Top 5 facts about the impact of video games on the brain

This is bad or good, but video games are an integral part of our life. Introducing top 5 facts about how video games can affect our brains .



  • relationships 4.
  • third-party observer effect 3.
  • suicidal tendencies 2.
  • aggression 1.
  • self-esteem 5.

    related relationships In 2015, Brigham Young University staff in the United States interviewed a number of people about how oftenThey played with their sisters and brothers, how often they had a conflict with their brothers and sisters, and how they evaluate their relationship. Then the researchers asked the participants of the study to name the first three games in which they liked to play with their brothers and sisters.

    found out that brothers and sisters who played cruel video games together had fewer related conflicts. But you need to consider that most of the time they were protecting each other from opponents.

    Researchers also found that video games increased the attachment between brothers and sisters because of common experience.

    4. The effect of an outside observer

    The more people come together, the less likely that one of them will help a person in trouble. Most people believe that someone around will solve the problem.

    A study conducted at the Austrian University of Innsbruck showed that the effect of an outside observer occurs in video games and can "linger" after the game is over. Two groups of subjects played Counter-Strike: Condition Zero. It was possible to play as a member of a police team against a terrorist group, or in a solitary game "policeman against a terrorist".

    After the game was over, the participants were asked to help the student who is trying to complete his project. Solo players were willing to give more time to help than those who played in the team. Imaginary team still existed in the minds of the players, despite the fact that the game was over.

    3. Suicidal tendencies

    Scientists from the American University of Auburn University have investigated the correlation between violent video games and the possibility of suicide. The possibility of suicide is defined as "the ability to overcome the fear of death and sufficient tolerance for pain in order to commit suicide."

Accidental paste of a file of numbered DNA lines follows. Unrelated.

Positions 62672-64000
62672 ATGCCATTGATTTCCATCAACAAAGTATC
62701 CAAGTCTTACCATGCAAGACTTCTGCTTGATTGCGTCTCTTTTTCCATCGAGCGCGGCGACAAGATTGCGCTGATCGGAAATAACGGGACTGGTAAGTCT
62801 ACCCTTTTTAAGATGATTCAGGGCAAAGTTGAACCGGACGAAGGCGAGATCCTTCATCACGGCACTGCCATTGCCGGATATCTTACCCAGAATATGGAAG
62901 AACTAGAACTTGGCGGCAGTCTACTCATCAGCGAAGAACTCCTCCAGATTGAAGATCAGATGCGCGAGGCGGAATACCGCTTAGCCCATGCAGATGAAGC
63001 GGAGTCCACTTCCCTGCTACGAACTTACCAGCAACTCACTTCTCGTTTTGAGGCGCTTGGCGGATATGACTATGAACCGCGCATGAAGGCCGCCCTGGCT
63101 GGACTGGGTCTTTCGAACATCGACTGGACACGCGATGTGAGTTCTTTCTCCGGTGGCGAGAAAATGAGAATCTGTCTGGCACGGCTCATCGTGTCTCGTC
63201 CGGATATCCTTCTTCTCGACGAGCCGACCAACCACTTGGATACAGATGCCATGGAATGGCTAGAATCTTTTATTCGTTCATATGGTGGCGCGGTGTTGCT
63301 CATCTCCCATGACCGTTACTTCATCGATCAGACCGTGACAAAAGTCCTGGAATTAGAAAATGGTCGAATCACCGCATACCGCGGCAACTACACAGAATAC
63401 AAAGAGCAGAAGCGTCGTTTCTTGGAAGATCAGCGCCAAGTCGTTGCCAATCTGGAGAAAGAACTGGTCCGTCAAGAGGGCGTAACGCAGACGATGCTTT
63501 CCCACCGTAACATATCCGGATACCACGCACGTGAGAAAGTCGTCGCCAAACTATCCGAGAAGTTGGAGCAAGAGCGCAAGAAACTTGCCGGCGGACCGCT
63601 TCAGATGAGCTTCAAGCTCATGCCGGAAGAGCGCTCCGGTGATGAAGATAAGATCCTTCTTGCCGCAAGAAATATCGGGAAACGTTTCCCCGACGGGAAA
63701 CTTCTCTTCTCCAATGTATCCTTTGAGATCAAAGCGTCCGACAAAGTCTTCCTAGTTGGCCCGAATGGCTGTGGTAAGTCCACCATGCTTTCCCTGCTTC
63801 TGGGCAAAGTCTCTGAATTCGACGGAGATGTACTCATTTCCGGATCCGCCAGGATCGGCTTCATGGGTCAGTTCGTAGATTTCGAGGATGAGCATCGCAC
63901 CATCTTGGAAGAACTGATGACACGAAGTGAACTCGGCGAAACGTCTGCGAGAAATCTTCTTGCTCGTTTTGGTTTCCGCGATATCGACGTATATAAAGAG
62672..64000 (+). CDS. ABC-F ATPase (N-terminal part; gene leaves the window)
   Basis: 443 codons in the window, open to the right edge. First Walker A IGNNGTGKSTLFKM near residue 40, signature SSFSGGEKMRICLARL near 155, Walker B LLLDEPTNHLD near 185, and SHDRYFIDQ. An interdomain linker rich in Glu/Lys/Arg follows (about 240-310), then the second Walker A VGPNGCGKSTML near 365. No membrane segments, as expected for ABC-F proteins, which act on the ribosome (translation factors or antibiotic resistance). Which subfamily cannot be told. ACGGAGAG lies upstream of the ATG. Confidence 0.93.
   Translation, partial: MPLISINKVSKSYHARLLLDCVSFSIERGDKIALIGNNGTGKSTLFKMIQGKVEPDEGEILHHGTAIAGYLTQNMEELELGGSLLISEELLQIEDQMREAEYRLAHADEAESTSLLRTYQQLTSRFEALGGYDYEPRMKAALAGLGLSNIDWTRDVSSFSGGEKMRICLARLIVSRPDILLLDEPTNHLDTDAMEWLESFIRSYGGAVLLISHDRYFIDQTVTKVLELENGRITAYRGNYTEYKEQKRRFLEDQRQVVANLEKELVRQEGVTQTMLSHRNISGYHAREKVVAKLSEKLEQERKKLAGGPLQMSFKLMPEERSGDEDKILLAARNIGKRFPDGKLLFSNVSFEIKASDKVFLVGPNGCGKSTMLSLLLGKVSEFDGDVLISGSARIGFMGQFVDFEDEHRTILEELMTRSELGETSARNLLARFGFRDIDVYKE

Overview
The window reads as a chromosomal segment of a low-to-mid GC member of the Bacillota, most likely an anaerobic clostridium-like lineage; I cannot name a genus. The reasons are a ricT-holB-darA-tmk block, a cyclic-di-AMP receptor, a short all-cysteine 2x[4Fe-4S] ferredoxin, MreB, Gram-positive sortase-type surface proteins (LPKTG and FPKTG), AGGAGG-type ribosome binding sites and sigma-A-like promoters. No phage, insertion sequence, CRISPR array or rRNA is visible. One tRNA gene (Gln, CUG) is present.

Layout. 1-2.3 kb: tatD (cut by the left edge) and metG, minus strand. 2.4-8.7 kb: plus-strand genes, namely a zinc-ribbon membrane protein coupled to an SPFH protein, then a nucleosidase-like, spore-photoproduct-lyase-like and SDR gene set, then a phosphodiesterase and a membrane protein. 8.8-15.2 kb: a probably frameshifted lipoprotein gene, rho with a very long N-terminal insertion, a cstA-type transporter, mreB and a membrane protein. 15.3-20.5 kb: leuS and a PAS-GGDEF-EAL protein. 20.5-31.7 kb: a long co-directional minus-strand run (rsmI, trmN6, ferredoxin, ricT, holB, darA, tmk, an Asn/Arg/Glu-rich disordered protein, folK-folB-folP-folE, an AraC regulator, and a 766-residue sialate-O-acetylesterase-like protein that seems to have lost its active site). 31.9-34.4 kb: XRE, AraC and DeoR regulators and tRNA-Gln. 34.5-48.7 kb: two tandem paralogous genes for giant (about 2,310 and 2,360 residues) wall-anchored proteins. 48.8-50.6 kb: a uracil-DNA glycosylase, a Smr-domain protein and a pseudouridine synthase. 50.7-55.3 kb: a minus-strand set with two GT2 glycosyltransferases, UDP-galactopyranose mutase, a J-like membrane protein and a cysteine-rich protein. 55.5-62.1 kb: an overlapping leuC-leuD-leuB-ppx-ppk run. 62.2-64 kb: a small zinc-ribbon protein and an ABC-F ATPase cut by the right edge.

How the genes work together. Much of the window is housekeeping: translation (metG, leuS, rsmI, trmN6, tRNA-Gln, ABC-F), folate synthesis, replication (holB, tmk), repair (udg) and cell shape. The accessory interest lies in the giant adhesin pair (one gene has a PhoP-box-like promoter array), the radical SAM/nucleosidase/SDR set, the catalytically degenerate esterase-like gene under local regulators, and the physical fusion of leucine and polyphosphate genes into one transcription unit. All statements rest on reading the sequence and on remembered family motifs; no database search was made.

The survey participants were asked how often they played violent video games and what was the average age rating of these games. Then they filled in questionnaires about fear of death and tolerance for pain.

    Result: people who play more violent video games experience less fear of death, but they do not increase tolerance for pain.

    This study does not indicate that people who play violent video games will die with them. It simply means that they feel more comfortable at the thought of death than other people.

    2. Aggression of

    A study led by the US National Science Foundation found that those who played video games with violence in the prosocial context( for example, helping the character) were less aggressive than players in video games with a morally ambiguous context.

    Participants played one of three video games: about zombies, where players needed to protect characters, zombies, on which it was necessary to hunt and in a puzzle game like Tetris.

    The subjects were told that they were playing against another player, but in reality their opponent was a computer."Loser" in each round listened to an unpleasant white noise in the headphones. The intensity and volume of white noise was established by the "winner".

    Result: , participants playing a pro-social zombie game reacted to the determination of the intensity of white noise more gently than players just killing zombies. The most benevolent were "puzzlers".


    self-assessment Employees at the University of Michigan and the University of California at Santa Barbara have asked study participants to assess how much they agree with statements such as "I believe that my character is my friend" and "I can see what I get thanks to the relationship with minecharacter ".

    Then they asked the participants to assess whether they liked games with good characters, how often they played video games, and how high their level of self-esteem.

    Participants with higher attachment to the characters had a lower self-esteem, even if they enjoyed the game more and played more often.